I've googled, and I read a lot about how not having a pagebreak before a new
chapter is bad style. I've read about how one could use sections instead. I've read about how changing whether a chapter begins on a new page or not within a document is even worse, from a style standpoint.
However, if I still have to do it somehow, typographic style be damned, and I have to do it in a
Background: I am translating a set of gaming rulebooks into a single
scrbook, with each original rulebook represented by a
part in my
scrbook. Layout of the rulebooks is relatively uniform, with fancy chapter headings beginning on a new page each.
The exception to this is the first rulebook /
part, which has very short chapters, sometimes several on a single page, but following the same numbering scheme as the more elaborate chapters in the other rulebooks /
I could typeset that first book seperately, using sections instead of chapters, and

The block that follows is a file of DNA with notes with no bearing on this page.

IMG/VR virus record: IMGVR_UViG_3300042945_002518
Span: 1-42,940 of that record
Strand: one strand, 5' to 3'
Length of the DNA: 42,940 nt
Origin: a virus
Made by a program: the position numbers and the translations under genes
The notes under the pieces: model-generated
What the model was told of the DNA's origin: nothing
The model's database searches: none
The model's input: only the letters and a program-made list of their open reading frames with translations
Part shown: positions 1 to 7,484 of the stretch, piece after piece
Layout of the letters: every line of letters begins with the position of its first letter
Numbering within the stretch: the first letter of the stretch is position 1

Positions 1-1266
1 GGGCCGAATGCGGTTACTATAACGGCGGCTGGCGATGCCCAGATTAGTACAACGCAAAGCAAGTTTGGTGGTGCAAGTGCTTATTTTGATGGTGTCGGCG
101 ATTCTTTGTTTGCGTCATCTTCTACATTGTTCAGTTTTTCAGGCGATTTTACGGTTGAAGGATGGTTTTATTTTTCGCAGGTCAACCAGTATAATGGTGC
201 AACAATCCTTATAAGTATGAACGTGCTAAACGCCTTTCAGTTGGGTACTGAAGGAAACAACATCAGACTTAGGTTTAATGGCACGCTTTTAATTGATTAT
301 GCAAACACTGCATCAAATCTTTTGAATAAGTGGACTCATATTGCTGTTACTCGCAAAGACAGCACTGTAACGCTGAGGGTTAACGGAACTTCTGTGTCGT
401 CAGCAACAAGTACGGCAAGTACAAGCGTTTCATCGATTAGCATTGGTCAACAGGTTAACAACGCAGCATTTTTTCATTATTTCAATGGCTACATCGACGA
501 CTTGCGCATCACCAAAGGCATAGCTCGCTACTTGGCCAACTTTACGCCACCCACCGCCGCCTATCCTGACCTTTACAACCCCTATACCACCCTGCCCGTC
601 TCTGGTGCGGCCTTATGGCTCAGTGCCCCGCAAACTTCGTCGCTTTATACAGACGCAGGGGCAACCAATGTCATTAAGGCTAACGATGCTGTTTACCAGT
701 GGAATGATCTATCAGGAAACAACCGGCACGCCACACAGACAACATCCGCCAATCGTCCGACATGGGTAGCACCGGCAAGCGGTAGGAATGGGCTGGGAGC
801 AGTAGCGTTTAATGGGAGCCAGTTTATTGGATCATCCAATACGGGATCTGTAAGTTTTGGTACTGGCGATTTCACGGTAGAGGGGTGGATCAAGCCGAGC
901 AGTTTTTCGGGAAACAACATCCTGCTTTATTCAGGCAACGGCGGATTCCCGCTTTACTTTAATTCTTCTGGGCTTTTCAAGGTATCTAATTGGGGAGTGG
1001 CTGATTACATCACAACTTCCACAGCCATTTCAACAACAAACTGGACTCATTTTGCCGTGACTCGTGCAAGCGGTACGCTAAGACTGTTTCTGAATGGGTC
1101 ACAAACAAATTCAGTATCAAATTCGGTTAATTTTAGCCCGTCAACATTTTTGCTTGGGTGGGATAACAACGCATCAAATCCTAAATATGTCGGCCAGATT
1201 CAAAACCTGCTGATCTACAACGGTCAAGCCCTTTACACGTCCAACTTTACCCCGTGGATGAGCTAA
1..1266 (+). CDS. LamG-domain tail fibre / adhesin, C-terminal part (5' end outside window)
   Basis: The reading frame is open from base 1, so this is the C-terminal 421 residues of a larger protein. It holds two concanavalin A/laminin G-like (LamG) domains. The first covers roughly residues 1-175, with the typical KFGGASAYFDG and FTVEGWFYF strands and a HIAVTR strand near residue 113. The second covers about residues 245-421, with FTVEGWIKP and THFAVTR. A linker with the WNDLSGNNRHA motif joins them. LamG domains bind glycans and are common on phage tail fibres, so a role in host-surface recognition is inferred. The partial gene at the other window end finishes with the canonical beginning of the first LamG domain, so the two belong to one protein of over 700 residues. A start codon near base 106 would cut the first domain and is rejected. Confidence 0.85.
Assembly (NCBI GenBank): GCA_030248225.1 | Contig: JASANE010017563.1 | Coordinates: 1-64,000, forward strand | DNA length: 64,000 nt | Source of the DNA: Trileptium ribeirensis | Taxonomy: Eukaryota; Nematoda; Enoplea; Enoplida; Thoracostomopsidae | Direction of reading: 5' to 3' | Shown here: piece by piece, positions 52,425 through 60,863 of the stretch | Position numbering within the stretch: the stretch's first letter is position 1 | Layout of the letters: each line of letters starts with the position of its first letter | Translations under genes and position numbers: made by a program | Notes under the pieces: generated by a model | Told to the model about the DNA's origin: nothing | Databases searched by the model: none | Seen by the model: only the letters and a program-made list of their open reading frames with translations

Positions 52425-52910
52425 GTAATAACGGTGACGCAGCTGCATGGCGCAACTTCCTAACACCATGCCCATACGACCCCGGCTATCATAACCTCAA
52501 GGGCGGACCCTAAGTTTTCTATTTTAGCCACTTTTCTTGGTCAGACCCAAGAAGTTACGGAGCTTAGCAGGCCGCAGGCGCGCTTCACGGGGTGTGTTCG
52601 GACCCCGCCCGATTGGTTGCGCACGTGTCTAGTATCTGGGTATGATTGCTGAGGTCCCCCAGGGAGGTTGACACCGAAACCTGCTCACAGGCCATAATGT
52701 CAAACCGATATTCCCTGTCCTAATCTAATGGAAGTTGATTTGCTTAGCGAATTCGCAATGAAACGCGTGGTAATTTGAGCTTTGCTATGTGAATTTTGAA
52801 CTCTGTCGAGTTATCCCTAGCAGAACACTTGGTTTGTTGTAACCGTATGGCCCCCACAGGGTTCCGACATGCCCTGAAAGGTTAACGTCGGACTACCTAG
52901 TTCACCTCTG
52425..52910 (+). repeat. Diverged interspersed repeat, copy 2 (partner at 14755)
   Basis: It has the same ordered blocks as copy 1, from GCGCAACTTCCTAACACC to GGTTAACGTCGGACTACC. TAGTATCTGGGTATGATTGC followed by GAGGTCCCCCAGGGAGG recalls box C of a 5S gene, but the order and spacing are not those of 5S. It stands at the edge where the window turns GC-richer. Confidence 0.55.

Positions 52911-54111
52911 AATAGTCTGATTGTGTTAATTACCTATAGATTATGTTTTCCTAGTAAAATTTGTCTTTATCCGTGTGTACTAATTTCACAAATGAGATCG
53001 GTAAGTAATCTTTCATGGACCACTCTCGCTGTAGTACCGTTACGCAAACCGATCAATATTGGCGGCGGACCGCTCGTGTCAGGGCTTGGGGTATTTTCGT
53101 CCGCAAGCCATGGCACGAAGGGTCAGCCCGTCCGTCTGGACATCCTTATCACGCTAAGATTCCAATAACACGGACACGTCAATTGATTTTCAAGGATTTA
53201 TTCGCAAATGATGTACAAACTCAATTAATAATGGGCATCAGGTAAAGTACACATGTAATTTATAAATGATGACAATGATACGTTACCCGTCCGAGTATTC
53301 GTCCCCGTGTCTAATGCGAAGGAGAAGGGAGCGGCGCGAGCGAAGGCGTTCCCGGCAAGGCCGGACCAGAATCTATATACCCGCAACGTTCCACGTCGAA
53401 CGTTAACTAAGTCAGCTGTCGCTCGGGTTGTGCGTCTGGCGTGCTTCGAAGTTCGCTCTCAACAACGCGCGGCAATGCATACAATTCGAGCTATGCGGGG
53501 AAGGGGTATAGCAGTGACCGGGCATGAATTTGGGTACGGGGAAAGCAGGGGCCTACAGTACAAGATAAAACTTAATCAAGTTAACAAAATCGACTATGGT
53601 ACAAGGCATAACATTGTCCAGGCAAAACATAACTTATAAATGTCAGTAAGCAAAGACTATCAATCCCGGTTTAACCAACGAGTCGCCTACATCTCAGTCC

include the resulting PDF. That way, I would lose the common TOC / LOT / index, which would be unfortunate.
I could wing it by redefining header formats for the first part, to make sections "look" like chapters and subsections look like sections and subsubsections... and so on. Pretty heavy-handed.
Edit: The solution in Start new chapter on same page (using
etoolbox to patch the
cleardoublepage out of the definition of
\chapter) does not work for a
twocolumn document, yielding "Float(s) lost" errors. (I hadn't mentioned the
twocolumn detail before as I did not think it would make a difference.) User lockstep asked for a seperate question; instead, I vote for re-opening this (edited) one.
Is there a way to tell LaTeX not to put a pagebreak for
\chapter in a